Hybridization to 32P-labeled random-primed DNA fragments (Multiprime DNA labelling systems.) following the manufacturer’s protocol. 1 shows the features of pANARGB2. and transferred onto nylon membranes (Hybond N . and CR133) using the Gigapack III XL packaging extract (Stratagene. nidulans ornithine carbamoyltransferase–encoding gene. cos site. 2. 2. nidulans transgenic strains was isolated as previously described [9]. Only cloning and diagnostic restriction sites are shown. blunt-ended by Klenow fragment.8-kb bluntended HindIII/EcoRI fragment containing the backbone of the cosmid cloning vector pMLF2 [12].) was carried out at 65 C [14].5.6. Southern Blot Analysis Genomic DNA from A. argB. ampicillin resistance–encoding gene. origin of DNA replication. ApR. Cosmid libraries were constructed for genomic DNA from five slow-growing strains of cranberry endophytic fungi (CR61. The DNA fragment was then ligated to a 5. ori. CR68.Expression of Cosmid-Size DNA of Slow-Growing Fungi 169 Figure 1 Features of pANARGB2. cos. 35. CR132. coli strain XL1-Blue MR. A. La Jolla. Amersham Corp. nidulans MF5999 using cosmid DNA isolated from pools containing ca. 4000 . CR70. CA). digested with BamHI. Fig.to 45-kb Sau3A1 partially digested genomic DNA fragments were isolated by sucrose gradient centrifugation and ligated into the BamHI site of cosmid vector pANARGB2 [13]. Briefly. Packaged cosmid clones were introduced into E. separated by electrophoresis on agarose gel. Amersham Corp. Generation of Transgenic Strains About 1000 transformants were generated for each of the five cosmid libraries by transforming A.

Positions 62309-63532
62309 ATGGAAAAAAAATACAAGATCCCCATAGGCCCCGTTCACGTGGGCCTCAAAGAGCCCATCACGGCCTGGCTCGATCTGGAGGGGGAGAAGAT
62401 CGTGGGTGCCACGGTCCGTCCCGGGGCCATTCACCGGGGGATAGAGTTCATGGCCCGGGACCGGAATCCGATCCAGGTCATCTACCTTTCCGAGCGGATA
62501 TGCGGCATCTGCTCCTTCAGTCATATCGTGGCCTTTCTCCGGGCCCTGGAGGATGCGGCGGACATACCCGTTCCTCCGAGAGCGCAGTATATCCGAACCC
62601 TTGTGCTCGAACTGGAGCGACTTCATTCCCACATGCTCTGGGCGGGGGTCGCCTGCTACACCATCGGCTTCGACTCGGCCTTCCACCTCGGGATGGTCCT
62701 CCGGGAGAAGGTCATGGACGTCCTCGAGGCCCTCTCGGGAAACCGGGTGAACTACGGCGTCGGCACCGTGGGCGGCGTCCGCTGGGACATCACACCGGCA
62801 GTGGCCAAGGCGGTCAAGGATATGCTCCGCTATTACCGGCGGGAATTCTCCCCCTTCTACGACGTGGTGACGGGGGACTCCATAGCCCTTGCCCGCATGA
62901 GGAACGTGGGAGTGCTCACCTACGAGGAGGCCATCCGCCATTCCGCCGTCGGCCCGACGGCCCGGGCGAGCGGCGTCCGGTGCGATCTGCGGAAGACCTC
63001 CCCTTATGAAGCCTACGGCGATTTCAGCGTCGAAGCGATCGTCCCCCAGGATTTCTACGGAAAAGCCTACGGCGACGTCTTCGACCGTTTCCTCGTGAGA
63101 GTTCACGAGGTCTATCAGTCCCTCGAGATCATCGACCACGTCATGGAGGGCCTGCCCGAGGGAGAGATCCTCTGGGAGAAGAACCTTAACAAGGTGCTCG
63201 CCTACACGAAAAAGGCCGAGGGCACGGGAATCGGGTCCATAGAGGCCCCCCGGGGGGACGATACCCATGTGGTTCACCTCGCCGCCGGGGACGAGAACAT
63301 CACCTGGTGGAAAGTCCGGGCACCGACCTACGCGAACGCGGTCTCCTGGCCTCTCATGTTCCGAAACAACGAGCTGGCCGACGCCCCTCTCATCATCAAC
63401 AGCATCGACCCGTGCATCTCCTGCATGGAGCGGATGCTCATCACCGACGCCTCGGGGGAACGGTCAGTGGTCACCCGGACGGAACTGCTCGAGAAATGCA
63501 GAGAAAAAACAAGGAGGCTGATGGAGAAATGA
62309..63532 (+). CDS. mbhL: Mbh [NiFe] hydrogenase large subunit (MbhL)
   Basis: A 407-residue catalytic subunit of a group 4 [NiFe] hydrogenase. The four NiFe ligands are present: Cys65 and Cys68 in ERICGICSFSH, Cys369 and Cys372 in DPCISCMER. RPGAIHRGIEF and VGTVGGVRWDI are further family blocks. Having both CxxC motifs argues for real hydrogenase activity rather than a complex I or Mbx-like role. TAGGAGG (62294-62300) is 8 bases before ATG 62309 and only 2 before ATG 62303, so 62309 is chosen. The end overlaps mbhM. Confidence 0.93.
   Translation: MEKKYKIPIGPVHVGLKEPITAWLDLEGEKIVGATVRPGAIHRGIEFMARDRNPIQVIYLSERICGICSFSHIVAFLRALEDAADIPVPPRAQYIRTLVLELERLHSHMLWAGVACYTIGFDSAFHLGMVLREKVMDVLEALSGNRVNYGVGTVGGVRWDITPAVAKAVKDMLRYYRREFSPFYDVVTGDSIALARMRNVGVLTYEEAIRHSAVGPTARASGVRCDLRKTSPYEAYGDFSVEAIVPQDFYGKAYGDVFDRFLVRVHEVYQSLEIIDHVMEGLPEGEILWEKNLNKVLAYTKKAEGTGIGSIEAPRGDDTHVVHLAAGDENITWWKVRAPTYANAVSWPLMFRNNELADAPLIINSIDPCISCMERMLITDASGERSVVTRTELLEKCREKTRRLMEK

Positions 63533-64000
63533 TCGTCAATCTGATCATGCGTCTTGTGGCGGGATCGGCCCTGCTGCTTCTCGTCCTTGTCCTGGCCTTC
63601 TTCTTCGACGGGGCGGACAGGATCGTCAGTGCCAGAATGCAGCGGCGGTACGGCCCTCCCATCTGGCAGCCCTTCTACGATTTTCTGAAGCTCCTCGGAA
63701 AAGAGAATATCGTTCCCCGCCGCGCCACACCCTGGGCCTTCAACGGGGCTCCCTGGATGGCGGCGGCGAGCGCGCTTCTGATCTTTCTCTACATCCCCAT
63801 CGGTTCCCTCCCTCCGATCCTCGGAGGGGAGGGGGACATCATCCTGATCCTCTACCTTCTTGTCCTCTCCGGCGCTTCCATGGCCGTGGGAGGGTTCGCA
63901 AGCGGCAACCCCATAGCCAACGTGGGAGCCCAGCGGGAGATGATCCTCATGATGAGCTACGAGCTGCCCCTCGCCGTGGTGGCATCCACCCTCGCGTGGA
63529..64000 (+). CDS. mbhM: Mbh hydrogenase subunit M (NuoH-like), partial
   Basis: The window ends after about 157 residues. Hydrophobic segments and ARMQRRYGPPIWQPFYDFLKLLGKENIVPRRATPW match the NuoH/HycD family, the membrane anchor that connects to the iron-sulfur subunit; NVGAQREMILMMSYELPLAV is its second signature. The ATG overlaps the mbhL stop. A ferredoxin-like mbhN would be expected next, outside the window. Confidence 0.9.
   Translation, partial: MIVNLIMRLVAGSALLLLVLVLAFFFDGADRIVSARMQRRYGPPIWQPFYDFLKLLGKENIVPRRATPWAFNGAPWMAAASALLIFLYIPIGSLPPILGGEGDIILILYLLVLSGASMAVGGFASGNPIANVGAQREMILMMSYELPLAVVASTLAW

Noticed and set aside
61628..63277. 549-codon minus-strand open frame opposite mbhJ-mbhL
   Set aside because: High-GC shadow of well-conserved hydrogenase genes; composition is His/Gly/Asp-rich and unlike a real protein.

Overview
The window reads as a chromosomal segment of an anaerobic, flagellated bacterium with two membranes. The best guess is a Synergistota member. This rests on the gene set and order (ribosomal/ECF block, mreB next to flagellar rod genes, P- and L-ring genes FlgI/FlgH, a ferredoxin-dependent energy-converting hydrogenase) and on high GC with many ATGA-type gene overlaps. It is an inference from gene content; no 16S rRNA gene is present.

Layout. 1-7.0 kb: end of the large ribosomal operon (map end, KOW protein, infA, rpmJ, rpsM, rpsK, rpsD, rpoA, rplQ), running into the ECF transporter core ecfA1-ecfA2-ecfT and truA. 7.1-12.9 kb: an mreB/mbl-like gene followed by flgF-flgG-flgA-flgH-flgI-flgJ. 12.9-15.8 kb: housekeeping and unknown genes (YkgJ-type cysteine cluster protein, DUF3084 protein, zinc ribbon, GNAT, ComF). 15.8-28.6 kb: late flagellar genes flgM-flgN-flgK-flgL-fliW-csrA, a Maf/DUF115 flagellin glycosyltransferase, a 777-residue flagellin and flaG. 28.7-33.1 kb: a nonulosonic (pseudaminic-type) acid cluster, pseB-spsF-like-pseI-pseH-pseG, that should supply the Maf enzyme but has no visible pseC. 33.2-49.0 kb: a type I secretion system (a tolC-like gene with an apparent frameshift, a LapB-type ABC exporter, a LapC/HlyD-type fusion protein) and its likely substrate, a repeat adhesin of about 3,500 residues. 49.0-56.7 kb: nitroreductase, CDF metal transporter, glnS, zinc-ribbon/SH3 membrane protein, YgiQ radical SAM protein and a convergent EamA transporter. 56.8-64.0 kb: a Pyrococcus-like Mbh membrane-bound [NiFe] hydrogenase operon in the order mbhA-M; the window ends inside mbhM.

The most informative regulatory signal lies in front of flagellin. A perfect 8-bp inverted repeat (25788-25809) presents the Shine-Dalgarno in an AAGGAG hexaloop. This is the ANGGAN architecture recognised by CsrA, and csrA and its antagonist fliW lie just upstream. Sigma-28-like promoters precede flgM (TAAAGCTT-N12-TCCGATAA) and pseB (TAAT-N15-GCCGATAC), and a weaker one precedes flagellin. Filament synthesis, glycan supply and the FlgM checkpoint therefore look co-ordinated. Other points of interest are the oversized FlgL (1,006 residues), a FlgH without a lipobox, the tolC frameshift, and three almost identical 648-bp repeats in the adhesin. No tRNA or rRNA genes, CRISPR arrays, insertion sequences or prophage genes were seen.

CT) and flasks. except for MF5999. soybean meal. 5 g. methG1 biA1. San Diego. cultures . (NH4)2SO4.. methG1 Wildtype Wildtype Wildtype Wildtype Wildtype Wildtype biA1. methG1 biA1. nidulans A. The cultures grown in LSF1 medium were incubated for 14 days at 25 C and 220 rpm on an orbital shaker with a 5-cm throw in Kuhner cabinets (Kuhner. After 14 days. 5 g. Ardamine PH. nidulans A. and pH adjusted to 7. PA. sodium citrate. tomato paste.0 with NaOH). Inc. methG1 Source of all strains was this study. 2 g. respectively. Fermentation Conditions A. nidulans A. nidulans transformants were grown in either 24-well microplates or 250-mL flasks. methG1 biA1. nidulans A. The medium used for liquid fermentations was LSF1 (per liter: glycerol. nidulans A. nidulans A. 10 g. methG1 biA1. methG1 biA1. Basel. methG1 biA1. nidulans A. nidulans A. nidulans Genotype biA1. nidulans A. nidulans A. The solid fermentation medium was yeast extract sucrose agar (YES) [15]. Individual L-arginine prototrophic transformants were transferred into wells of 24-well plates to verify the L-arginine prototrophic phenotype. methG1 biA1. A total of 2 mL and 50 mL of YES and LSF1 media was placed into each well of 24-well microplates and into 250-mL flasks. argB2. Milford.7. methG1 biA1.170 An et al. Philadelphia. Spores from A. which was from Larry Yager. Table 1 Fungal Strains Used in this Studya Strain Name MF5999 CR61 CR68 CR70 CR101 CR132 CR133 MF5999/7–2–1 MF5999/7–2–2 MF5999/7–3–1 MF5999/7–3–2 MF5999/7–4–1 MF5999/7–4–2 MF5999/7–5–1 MF5999/7–5–2 A09T0943 B07T0399 B09T0391 B09T0573 A09T0567 a Species Aspergillus nidulans Ascomycete Ascomycete Oomycete (?) Ascomycete Ascomycete Ascomycete A. methG1 biA1. nidulans A. 5 g. nidulans A. Transformants were stored at 4 C in 24-well plates on supplemented minimal media. methG1 biA1. methG1 biA1. Temple University. 75 g. clones of each library. Table 1 lists some of the fungal strains used in this study. CA) or sterile cotton-tipped applicators (Hardwood Products Company. methG1 biA1. 2. The cultures grown on YES medium were incubated under static conditions under the same incubation parameters as stated above. Guilford. nidulans (MF5999) strains were transferred from 24-well storage plates via replicating pins (V&P Scientific. MN) into wells of 24-well fermentation microplates (Whatman-Polyfiltronics. 2 g. Switzerland) at 85% relative humidity in the dark. respectively. glucose.